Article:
Friday, January 09, 2015

The Air in Beijing and How We Deal With It

AQI PM 2.5 at 44 on this day
AQI PM 2.5 at 230 on this day

Say China and most people think of just a few things. The Great Wall, cheap exports, and pollution. A few years ago when I lived in Shanghai the pollution there was something that bothered me and a big reason I wanted to leave. At the time I did not have a measurement for pollution levels besides how it looked to the human eye. Though there were occasional days that were obviously smoggy, it wasn't too hazy on the average day. I did develop a little cough and had a rash at times that I’m pretty sure was due to the pollution levels. Despite this, I made almost no attempt to avoid the pollution other than watching the sky and eventually getting out of Shanghai.

Now that I am in Beijing, the pollution levels have become even more visible to me. Of course everyone warned me about the pollution levels and it was something that I was preparing for from the moment I accepted the job. Before arriving I bought a respro mask, aya got a lot of disposable masks which she uses, we installed AQI apps on our devices, and started looking into air filters for our apartment.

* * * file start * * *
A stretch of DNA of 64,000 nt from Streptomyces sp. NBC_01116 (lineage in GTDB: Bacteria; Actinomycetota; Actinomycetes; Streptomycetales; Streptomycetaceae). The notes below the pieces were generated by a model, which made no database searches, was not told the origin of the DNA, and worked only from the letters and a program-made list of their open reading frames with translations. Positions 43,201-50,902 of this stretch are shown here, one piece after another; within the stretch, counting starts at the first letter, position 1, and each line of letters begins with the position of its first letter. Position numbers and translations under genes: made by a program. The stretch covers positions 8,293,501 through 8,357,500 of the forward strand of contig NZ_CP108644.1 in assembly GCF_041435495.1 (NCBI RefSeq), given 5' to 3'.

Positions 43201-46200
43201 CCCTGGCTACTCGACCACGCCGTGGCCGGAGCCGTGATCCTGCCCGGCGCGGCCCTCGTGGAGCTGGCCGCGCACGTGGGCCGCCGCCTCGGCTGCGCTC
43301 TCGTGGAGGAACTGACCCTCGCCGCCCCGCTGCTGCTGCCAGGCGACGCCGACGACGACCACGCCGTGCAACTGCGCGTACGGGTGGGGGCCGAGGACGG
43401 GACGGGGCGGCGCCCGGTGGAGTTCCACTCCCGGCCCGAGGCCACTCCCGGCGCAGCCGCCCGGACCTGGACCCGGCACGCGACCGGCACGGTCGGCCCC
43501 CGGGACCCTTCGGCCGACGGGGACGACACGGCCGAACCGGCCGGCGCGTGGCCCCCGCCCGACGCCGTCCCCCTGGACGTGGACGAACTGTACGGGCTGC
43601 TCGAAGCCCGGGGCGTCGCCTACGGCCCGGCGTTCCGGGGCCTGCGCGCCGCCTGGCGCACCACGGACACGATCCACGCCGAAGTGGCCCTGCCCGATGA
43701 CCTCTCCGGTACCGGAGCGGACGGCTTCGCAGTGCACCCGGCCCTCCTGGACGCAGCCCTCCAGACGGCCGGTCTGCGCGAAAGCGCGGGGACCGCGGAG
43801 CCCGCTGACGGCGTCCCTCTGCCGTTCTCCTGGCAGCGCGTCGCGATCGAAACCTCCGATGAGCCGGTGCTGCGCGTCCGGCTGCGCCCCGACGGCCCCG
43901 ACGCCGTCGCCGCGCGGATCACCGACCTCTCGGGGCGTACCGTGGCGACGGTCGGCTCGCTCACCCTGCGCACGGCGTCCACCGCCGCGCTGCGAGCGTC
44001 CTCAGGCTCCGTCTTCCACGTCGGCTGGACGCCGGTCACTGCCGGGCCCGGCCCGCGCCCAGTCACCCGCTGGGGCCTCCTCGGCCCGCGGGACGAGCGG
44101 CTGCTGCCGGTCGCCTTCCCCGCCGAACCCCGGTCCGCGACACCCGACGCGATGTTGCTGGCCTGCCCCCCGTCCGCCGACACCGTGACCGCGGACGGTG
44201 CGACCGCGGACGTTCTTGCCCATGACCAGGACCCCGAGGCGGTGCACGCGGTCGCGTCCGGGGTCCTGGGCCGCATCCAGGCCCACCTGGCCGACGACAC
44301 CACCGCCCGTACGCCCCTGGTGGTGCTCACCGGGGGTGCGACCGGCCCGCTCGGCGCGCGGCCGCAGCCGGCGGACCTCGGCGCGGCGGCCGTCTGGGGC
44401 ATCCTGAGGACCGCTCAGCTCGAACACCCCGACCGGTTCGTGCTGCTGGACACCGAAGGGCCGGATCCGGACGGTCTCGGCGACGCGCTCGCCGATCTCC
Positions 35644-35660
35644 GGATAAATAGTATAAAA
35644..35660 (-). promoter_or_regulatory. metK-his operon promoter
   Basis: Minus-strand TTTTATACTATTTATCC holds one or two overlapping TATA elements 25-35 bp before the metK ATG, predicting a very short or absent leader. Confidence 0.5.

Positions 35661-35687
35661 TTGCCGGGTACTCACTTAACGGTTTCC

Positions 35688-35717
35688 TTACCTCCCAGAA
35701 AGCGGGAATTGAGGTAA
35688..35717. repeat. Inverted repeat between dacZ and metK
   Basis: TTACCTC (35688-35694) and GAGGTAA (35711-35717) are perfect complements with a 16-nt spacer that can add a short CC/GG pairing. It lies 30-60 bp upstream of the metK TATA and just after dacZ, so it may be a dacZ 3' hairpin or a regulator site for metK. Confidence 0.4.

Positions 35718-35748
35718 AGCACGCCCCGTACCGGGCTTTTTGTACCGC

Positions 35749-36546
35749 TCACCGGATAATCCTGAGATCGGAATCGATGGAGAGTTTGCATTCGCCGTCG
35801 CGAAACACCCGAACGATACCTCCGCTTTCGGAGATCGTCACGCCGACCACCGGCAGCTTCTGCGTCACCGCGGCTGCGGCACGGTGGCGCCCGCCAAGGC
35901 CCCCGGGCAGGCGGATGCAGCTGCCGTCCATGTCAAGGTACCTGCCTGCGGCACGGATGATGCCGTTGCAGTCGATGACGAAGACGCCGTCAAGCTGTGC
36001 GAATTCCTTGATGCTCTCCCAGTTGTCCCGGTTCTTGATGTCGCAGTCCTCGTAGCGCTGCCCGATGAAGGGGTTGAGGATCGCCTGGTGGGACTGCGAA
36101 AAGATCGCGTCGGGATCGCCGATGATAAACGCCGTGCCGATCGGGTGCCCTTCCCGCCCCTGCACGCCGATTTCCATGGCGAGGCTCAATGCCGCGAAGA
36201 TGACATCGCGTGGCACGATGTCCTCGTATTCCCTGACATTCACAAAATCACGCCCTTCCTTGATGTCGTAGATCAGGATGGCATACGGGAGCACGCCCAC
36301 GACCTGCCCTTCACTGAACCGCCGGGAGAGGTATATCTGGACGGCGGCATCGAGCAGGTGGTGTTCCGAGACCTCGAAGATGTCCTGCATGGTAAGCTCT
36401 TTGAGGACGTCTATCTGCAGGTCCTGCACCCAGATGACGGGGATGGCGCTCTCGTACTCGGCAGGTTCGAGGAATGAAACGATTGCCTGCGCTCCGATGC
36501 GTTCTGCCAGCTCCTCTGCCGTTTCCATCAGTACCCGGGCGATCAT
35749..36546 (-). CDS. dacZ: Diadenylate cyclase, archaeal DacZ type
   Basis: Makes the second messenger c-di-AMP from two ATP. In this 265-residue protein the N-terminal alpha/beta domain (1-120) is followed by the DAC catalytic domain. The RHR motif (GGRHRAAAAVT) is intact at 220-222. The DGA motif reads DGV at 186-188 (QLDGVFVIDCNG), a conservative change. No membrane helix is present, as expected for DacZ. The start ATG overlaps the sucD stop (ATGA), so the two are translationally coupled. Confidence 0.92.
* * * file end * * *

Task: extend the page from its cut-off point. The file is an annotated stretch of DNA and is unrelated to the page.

The Respro Sportsta mask, has been something that I have used a lot. Whenever I ride my bike and the levels are near 100 or above I wear my mask. I also use it a lot riding the staff bus to and from my job on days where pollution is high. I have found that it is not difficult to breath through this and ideally people are supposed to be able to do physical activity like running in this mask, though I haven’t done that. The filter does seem to be working. After about 72 hours of use I changed the filter and found it to be blackish on the outside. The only complaint I have about this is that to get the mask to fit properly I have to put it high on the bridge of my nose, which means that my glasses then can’t rest on my nose, but must sit on the mask. This pushes them out and gives me a strange look. I would recommend buying one of these if you are coming to China, but there are other options that some people use such as Vogmask and there is even a nasal filter that 3M makes that I have seen but haven’t used yet.

We installed the AQICN app on all our devices and I check it all the time. When I wake in the morning, usually at lunch, on the way out of work and then again at night I check to see what the aqi level is, but more importantly I look at the wind speed and direction. When the wind dies down the pollution levels go up and the longer the wind blows the cleaner the air in Beijing gets. Obviously the restrictions on cars and factories are not very good so no matter what day it is they will be pumping out huge amounts of particulate. The only real short term way to solve that is for the wind to blow. Blow that pollution out to sea! And to Japan! And Even to the USA! The levels of pollution have a color code as well to help identify different levels.